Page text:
All you had to do was remember which pocket they were in, and take them out of the pocket before washing your clothes. If you forgot, it was no big deal–most numbers were in the book anyway.
Well, the old computer on my desk at home was developing a death-rattle: every day, it got worse. In time it began to sound more and more like a combination of a coffee grinder, a trash compacter, and a lawnmower with carburetor problems. Some mornings I’d crank it up and then go take a shower and shave while it loaded my personal settings.
Once it was up and running, it would sit right down again and take a nap. Now and then it would wake up and run slowly. I say run, but “running” is a poor description: “walking slowly while stopping frequently to take in the view” would be more like it. Sometimes it took days to answer an email. I have a calendar on the wall by my desk that runs faster.
The computer was old. I’m not sure it would do both upper and lower cases with all 26 letters of the alphabet, and sometimes the key for number 7 didn’t work. Besides mechanical issues, it had the worst attitude I’ve ever seen in a contraption. If I didn’t know better, I might think it always had a hangover.
My frustration with that thing was not unique. If any of my sons came by and wanted to use the computer, they would quickly think of something else to do. Fooling with that klankety-klank, blankety-blank desktop monstrosity had long ago ceased to be any pleasure at all.
Brenda quit using it about three years ago except when she had to, but whenever she did, it always caused a commotion. If she was in the room with that computer, the language coming forth would sound like a tent-revival was going on in there, and demons were being cast out. Demons never left. They all made permanent homes in the hard-drive.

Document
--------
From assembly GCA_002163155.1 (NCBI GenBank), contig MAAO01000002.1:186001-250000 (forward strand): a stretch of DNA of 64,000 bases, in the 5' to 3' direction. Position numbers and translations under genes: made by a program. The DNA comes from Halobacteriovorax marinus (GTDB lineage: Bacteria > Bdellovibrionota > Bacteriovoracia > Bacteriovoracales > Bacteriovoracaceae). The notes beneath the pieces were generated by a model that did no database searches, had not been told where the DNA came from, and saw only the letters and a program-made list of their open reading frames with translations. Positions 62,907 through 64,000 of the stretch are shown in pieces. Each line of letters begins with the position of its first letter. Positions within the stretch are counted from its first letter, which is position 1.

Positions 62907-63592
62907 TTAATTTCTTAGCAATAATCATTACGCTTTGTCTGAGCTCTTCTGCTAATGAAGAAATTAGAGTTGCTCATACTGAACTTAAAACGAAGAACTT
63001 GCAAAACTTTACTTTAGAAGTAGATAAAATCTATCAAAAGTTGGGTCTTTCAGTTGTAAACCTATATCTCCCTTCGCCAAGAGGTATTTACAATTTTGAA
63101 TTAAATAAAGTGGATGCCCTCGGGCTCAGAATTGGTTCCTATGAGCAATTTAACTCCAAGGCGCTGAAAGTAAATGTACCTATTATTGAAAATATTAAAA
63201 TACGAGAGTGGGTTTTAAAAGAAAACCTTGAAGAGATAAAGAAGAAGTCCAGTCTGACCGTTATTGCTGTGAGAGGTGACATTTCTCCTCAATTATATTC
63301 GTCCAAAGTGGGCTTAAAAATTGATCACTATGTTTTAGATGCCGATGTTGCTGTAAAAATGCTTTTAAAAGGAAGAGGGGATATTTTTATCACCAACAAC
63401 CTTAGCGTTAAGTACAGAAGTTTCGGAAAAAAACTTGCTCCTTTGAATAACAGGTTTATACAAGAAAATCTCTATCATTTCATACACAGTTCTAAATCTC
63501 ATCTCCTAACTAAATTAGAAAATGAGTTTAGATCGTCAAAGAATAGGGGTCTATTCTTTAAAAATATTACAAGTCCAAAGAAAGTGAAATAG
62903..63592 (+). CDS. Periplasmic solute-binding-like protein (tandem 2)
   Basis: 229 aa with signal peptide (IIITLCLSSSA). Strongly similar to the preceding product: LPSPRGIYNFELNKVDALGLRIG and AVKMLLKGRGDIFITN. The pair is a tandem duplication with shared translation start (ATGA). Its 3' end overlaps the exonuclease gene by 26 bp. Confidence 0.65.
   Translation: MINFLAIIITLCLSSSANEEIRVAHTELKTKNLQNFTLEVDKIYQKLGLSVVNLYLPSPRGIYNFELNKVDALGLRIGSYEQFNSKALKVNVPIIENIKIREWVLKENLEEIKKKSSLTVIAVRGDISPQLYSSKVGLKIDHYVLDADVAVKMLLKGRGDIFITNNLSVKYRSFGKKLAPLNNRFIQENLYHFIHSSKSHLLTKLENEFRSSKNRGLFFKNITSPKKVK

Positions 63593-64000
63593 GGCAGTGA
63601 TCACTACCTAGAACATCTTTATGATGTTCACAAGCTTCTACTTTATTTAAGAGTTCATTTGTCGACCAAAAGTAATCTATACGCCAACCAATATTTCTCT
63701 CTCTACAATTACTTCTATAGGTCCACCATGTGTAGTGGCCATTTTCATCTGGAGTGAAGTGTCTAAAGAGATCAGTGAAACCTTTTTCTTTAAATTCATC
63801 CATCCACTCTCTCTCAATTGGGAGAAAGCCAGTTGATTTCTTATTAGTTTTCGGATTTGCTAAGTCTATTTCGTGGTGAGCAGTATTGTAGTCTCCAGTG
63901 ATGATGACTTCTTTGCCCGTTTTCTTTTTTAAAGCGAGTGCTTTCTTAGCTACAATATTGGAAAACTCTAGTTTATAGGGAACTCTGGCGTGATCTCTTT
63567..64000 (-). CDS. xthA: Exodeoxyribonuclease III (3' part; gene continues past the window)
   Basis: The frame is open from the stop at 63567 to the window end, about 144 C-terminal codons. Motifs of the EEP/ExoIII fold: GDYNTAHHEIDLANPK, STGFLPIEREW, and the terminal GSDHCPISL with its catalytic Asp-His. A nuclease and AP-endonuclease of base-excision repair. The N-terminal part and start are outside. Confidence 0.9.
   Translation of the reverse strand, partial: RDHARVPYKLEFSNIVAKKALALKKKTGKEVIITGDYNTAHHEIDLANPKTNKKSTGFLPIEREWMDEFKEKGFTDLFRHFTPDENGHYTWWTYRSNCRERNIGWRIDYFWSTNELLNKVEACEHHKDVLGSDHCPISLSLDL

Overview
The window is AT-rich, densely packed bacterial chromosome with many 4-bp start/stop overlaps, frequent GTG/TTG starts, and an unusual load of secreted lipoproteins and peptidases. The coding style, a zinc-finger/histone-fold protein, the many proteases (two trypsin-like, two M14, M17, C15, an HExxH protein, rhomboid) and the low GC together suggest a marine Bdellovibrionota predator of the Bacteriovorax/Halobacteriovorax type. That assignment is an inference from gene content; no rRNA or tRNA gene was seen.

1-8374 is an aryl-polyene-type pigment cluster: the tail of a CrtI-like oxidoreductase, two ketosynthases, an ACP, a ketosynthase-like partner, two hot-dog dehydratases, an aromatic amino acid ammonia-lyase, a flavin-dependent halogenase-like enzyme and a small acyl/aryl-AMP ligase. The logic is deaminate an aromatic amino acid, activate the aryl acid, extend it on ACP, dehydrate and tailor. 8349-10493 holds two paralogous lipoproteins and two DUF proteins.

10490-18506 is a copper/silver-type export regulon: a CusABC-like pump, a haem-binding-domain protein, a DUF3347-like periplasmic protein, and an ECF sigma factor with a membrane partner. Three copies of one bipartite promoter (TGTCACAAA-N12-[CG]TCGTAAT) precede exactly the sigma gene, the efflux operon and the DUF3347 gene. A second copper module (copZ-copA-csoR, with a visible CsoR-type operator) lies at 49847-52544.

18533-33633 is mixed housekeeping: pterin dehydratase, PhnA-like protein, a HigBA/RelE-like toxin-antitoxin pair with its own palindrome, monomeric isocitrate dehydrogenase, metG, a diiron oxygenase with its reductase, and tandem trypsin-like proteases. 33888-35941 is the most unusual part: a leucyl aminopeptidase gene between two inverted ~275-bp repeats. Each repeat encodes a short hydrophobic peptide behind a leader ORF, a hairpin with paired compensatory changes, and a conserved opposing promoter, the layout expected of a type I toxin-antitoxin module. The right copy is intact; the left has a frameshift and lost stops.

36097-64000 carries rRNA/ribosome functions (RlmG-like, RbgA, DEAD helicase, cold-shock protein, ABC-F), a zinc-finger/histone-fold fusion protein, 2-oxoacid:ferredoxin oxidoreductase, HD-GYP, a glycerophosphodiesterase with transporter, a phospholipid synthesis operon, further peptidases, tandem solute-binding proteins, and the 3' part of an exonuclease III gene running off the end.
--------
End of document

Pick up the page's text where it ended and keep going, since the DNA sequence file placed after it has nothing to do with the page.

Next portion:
Realizing a serious exorcism would be needed, I finally made my way to the apple store. Apples! They are very proud of the merchandise there. I reckon the price of fruit is up, I don’t know since I don’t really follow the commodities market.
For a little more than the price of my first motor-scooter and my first three cars combined, I left there that day carrying a thing about the size of the composition notebook like the one I was supposed to take notes in back at Park Hills Elementary School. But inside that new thing was access to more information than was stored back in every school I’ve ever attended! I just didn’t know how to get to it.
An appointment was made to have a brain surgeon transfer the memory of the old tower to the new laptop. It would be a Frankenstein project for sure. No doubt, they’d have to crank that thing up on the roof and wait for a thunderstorm.
The process was completed, and I went home. I had now gone from a computer I couldn’t use to one I didn’t know how to use, but at least it wasn’t made out of old bicycle parts. I’ve signed up for classes which will take about three years to complete.
In the meantime, I have to deal with re-attaching myself to my contacts. My old data files are all mixed in with my photographs right now as is my budget, my music and some of my address book. I think they are together in the part of the computer called “the blender”.